The highlight of this past week happened on a feedback call with one of our agency clients in Australia. He said, “In the past one year, over a hundred agencies from India have reached out to me, seeing my role as a CMO on LinkedIn. Only yours stood out. You had done your research, and you had something concrete to offer. It was refreshing and phenomenal. It’s just common sense, but then that isn’t so common, is it!”
So we are 1 in a 100! He didn’t have to say that to us, but luckily for us, he did. We felt deeply appreciated, recognized for all the efforts gone to be able to create a service that brings out such effusive words. And we are super grateful for that!
We consider ourselves one in a thousand, perhaps, 1 in 10,000! Or least, that is an underlying approach, as we strive to excel, go further with our learnings, and adapt to changes in the market.
However, think back to what our Aussie client said, “It’s just common sense.” Then why is it so uncommon? We often have these conversations in our workplace. Trying to find patterns in people who demonstrate that they have the will and wherewithal to stick to common sense, and hence become really uncommon.
Abhinav had a job in an IT MNC, where he could have easily stayed on and made good money. But he went to extreme lengths to deliberately flunk the tests for his job confirmation. Mind numbing work, where growth meant navigating politics to become Project Manager in eight years! He decided his life wasn’t about that, quit and became a partner in a startup the very next day! Uncommon.
Dhiraj struggled to code in his first year of college, when teachers expected you to know a lot more than most students did, and offered nothing by way of help. He spent his vacations taking classes outside college in various languages and came back a real coder, no thanks to his own college teachers. And ran classes after college hours for the next batch of first year students on coding. He ended up running two batches at a time, running from one class to the next, helping many get the foundation they needed for their coding life ahead. And to his surprise, his batches had his own classmates, seniors and MCA students. Uncommon.
Anubhav spent some years coding at the IT job mecca of India, and gave it up. Went to NIFT to study fashion technology. And not knowing what he should do, he decided to shadow the guy who seemed to know what he was doing, Abhinav. While Abhinav had no real job to give Anubhav, the latter stuck on, and found a way to help in a project that paid him a stipend, and then a salary. Uncommon.
Rajat followed the common way of life for a while. Then he hit the authenticity wall at our workplace. He rebounded really fast and has reinvented himself twice in the last year or so. Software dude to digital marketer to career coach to scriptwriter. Uncommon.
In my third year of pursuing a graduate degree in architecture, I decided that this was not what I wanted to do for the rest of my life. But I continued with the course just to get the degree and not waste my parents’ money. And became a writer as soon as I graduated. Probably a common thing now. But 22 years ago, uncommon.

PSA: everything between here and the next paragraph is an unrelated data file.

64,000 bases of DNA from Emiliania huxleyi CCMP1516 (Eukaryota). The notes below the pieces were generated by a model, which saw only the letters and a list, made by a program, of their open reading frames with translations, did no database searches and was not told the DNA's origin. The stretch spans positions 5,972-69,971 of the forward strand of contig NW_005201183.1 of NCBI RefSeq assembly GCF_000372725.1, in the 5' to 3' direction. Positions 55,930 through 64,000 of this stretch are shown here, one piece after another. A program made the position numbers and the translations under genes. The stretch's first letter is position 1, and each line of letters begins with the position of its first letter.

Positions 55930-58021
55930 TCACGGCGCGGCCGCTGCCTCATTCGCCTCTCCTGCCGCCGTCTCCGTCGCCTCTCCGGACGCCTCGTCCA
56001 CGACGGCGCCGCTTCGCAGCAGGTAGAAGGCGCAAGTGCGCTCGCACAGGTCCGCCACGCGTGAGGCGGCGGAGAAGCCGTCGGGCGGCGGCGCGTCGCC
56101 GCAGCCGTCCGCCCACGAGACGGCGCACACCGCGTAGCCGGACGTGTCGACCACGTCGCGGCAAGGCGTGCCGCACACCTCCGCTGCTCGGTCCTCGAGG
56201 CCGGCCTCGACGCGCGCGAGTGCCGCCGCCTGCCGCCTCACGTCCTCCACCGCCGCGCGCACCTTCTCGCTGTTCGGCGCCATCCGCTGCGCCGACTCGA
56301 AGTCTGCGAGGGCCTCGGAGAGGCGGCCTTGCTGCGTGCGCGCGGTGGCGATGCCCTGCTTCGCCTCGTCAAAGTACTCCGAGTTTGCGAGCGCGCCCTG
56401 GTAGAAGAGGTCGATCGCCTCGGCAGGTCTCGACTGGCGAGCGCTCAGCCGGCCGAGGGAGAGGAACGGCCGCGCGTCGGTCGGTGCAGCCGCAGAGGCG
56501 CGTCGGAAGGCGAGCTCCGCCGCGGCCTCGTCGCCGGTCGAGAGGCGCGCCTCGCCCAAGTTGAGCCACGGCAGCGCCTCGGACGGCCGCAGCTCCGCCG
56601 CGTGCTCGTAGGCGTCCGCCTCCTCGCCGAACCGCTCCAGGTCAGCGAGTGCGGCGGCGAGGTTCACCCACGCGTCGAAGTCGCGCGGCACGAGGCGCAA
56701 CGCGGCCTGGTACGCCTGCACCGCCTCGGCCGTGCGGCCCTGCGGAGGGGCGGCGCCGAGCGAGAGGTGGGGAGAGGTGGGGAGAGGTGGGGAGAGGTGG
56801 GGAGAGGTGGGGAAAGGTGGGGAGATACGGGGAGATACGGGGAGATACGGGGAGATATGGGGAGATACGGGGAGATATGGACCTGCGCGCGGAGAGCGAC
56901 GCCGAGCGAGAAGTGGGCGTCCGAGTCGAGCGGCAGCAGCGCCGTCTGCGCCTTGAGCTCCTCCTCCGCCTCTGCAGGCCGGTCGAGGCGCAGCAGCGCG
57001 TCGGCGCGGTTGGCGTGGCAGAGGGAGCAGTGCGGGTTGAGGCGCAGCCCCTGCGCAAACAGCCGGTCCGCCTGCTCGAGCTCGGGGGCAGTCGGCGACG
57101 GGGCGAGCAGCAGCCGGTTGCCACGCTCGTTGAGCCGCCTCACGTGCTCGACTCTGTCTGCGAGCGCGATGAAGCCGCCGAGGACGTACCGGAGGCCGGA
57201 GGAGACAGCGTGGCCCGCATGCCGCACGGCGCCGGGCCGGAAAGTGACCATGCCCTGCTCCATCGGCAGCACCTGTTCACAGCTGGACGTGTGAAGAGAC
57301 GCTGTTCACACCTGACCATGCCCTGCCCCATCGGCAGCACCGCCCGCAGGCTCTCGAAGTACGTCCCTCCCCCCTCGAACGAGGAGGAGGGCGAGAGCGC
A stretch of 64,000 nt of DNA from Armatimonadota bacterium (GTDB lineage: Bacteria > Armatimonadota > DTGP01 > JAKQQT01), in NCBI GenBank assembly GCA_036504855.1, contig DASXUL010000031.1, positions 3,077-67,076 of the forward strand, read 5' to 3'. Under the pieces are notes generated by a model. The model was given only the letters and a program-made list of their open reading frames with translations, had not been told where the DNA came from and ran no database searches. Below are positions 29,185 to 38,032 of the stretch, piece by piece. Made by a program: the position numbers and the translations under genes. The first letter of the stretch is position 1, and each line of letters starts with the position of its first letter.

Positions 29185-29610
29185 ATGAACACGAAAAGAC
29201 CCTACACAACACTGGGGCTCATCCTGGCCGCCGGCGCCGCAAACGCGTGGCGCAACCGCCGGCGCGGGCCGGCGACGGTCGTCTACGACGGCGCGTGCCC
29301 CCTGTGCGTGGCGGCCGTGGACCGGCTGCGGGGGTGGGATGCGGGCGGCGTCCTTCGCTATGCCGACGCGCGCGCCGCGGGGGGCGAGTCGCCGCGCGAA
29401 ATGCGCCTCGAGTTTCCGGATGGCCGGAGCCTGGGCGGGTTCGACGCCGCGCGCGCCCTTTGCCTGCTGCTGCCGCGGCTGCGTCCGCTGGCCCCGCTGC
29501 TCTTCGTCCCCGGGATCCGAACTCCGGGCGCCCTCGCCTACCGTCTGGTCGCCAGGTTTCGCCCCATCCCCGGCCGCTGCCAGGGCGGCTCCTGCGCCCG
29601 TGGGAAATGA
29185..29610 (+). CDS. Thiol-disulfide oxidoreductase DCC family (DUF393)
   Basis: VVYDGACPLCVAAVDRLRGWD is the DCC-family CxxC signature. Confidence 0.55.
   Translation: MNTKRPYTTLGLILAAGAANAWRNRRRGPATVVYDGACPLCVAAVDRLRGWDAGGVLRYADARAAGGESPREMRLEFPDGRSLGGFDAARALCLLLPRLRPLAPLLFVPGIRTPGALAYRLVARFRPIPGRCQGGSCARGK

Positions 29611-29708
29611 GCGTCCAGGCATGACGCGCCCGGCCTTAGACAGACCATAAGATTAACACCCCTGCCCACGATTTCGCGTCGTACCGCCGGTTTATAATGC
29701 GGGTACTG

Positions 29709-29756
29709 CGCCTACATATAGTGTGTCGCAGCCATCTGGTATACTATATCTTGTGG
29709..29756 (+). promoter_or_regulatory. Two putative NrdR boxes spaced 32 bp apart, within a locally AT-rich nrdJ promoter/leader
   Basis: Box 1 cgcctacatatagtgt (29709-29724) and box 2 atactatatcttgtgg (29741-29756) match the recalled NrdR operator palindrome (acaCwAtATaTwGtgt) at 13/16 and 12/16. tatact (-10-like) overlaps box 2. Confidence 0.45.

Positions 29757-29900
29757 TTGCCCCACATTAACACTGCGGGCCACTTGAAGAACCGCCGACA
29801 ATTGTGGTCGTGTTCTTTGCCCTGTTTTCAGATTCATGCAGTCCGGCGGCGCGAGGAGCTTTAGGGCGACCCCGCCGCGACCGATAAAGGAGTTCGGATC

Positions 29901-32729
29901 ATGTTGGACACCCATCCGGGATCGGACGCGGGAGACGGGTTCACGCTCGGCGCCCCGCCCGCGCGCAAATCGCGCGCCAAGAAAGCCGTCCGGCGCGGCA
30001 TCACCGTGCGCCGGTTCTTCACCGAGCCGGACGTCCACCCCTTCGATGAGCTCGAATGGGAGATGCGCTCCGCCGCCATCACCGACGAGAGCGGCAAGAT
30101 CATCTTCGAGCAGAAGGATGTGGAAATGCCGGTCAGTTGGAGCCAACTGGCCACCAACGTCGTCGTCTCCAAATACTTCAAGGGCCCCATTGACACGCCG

I have more such stories, of people who have worked at Knowiz and Niswey. And this thread of being uncommon runs through them.
You ask questions, question the status quo, deeply believe in something (other than money), and want to have a go at the dreams you have, or had long ago. That takes you on an uncommon path.
Some questions I have answered, as an entrepreneur:
In 2008, someone asked me, “How can you run a content business, when there are freelancers who write for half a rupee per word or less?”
I answered, “By choosing a domain like technology that most people find hard writing for, and then excelling at it. I am just going to raise the entry barrier for others.”
In 2009, someone said, “Content solutions are not enough of a value proposition for companies. Your business has no real meaning. Why don’t you shut the business down?”
And I said, “I have a good thing going, and I will just find the right partner to deliver digital marketing solutions, and the clients will be happier.”
In 2010, I found myself thinking, “I don’t like this gaming the system way of digital marketing. What about creating value for the prospect?”
I went looking for the answer, read marketing books, and finally decided that the inbound marketing philosophy felt right, and leaned into that. And soon enough I found a digital marketing geek who thought the same way.
If a client has signed you up for a retainer, but isn’t really using your services, what should you do?
Ask them to take a pause in the retainer, and decide when they would really want to leverage our skills.
If a client hasn’t paid you, and you have asked a few times, but they still haven’t paid, isn’t it time to give up?
No. Ask them again and again. And again. Most end up paying, even if they have scaled down, or are in trouble. If they have gone bankrupt, file a case.
All these answers have taken the company in a direction that is not commonly followed by others. So you end up being in a rarified place, not many exist there. And while that puts you in a highly differentiated place, it also means you have few people as examples to learn from. And it also means that the market you want to serve is hard to come by. But that’s just another challenge to solve, and become even more uncommon.
Become one in a million.